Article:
John was in the mood to drive even though he was exhausted. Ironically, when he snapped out of his road stupor he found himself within the city limits of Amarillo. He couldn’t help himself but pull into a big stockyard parking lot and go to sleep. There was something comforting about a lot of animals and the rich organic smells of the night. It wouldn’t have been appealing most nights, but for some reason it was tonight. He slept like a baby. He awoke to banging on the camper door and a trucker yelling, “You need to move your rig out of the way!”
John yelled, “Alright, be right out!” He hopped out of bed forgetting where he’d parked for a minute. Then he remembered pulling into this parking lot just off Route 66. He guessed it was sale day, and sure enough, the lot was full of trucks and cowboys looking for cattle. He reckoned it was time to move on down the road, but not before he thought about the life of the modern-day cowboy. He figured he could pull off the Wrangler jeans, Stetson hat and roping boots, and then smiled at the idea of being a jack-of-all-trades. Pulling off the appearance would be one thing he knew he could do, but would he actually enjoy the life of cows, boys and pickup trucks? Not that it really mattered much anymore, since it seemed like there was some definitive plan for his life—albeit not so clear to him. John shook his head, spit out the window and started looking for a breakfast diner.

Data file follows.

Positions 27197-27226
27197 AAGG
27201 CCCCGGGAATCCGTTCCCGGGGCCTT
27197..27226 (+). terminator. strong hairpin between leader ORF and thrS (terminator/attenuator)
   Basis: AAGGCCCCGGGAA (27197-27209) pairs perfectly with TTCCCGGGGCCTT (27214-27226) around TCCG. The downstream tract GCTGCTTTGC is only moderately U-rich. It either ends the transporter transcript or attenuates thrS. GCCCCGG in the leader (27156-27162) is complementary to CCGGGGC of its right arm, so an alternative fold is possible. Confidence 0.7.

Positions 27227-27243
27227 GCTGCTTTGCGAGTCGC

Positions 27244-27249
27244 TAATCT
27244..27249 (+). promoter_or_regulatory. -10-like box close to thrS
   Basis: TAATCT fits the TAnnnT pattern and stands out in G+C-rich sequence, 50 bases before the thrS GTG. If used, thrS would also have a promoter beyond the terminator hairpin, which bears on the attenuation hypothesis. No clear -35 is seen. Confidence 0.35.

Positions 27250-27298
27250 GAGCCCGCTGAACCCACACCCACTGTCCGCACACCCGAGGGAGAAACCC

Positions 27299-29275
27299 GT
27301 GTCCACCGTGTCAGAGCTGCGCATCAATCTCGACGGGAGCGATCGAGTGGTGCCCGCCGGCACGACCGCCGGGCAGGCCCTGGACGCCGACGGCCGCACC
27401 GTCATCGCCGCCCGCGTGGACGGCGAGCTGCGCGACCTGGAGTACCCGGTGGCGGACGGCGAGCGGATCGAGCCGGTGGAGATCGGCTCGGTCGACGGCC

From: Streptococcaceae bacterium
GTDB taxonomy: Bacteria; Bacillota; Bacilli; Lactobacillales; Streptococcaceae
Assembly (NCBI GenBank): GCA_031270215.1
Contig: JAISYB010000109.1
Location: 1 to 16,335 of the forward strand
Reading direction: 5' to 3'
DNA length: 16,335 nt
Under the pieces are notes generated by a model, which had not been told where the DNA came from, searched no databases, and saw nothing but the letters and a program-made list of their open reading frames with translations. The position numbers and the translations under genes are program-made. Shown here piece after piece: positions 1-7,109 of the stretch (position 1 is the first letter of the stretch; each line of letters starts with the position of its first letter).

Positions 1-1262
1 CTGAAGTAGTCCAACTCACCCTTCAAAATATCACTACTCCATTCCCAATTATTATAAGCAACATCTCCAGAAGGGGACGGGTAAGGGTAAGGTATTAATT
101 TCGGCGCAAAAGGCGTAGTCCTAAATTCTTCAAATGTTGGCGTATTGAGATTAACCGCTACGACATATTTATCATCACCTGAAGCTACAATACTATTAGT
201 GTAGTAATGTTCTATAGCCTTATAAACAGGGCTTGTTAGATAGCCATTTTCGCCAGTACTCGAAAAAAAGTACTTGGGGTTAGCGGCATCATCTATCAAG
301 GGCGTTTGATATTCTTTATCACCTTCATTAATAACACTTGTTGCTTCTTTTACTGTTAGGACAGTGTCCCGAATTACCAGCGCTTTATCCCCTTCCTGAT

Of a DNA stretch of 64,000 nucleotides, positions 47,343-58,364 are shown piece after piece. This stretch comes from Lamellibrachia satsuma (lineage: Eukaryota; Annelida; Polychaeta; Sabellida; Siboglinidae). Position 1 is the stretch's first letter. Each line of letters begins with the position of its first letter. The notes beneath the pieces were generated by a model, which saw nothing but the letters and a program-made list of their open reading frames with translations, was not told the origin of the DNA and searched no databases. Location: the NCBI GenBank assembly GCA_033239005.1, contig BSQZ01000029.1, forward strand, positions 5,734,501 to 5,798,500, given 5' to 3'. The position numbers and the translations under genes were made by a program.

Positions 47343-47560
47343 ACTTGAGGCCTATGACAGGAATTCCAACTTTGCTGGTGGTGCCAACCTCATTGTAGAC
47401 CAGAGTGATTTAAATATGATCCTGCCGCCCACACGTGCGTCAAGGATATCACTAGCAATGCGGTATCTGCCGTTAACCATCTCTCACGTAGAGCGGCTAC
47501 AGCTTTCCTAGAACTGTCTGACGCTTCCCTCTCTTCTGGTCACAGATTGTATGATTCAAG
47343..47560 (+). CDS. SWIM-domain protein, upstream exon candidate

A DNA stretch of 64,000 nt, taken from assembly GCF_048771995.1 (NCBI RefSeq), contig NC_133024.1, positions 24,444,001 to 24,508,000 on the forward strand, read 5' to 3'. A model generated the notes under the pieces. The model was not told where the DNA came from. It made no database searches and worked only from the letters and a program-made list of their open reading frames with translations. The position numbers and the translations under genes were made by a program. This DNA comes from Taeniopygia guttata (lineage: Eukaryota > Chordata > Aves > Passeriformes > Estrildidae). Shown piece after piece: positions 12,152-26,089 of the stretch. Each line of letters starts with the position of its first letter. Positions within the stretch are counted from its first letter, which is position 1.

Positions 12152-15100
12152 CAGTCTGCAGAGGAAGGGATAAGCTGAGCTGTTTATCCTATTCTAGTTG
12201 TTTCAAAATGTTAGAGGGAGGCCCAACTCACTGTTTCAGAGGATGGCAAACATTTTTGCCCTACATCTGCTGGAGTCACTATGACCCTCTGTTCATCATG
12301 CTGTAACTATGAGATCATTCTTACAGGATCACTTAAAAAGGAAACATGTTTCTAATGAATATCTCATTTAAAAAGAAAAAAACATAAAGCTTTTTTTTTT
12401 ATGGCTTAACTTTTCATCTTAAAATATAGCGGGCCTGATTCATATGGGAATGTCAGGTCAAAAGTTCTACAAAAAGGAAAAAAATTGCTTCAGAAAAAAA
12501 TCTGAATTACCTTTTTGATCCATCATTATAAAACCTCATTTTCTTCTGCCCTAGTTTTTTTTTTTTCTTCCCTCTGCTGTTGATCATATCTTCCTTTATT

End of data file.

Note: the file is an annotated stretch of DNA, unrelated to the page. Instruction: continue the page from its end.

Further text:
He didn’t have to drive far before he saw a crowded diner named Sally’s. Not to feign too much for superstition, he decided to drive on. No need to stir anything up on such a lovely morning.
John found himself a little confused about which direction to head. He was heading back West when he pulled in for gas at a Flying Trucker stop, then he headed east as he turned back onto Route 66. The next thing he knew he turned onto Interstate 40 heading towards Oklahoma City. He spoke out loud, asking “Where am I going?” And the weirdest feeling washed over him. He didn’t know where he was headed, but he was headed somewhere. He was definitely on his way—somewhere. Maybe that was how the cowboys of old felt when they got on their horses and rode off knowing that this wasn’t it. This wasn’t the place. It’s somewhere else. The feeling kept washing over him. He felt restless, lonesome and lost. He didn’t like these feelings and knew he couldn’t drive away from them, but what was he to do except drive on? So, he drove on most of the day and finally pulled over when he saw a sign as he was approaching the Arkansas boundary.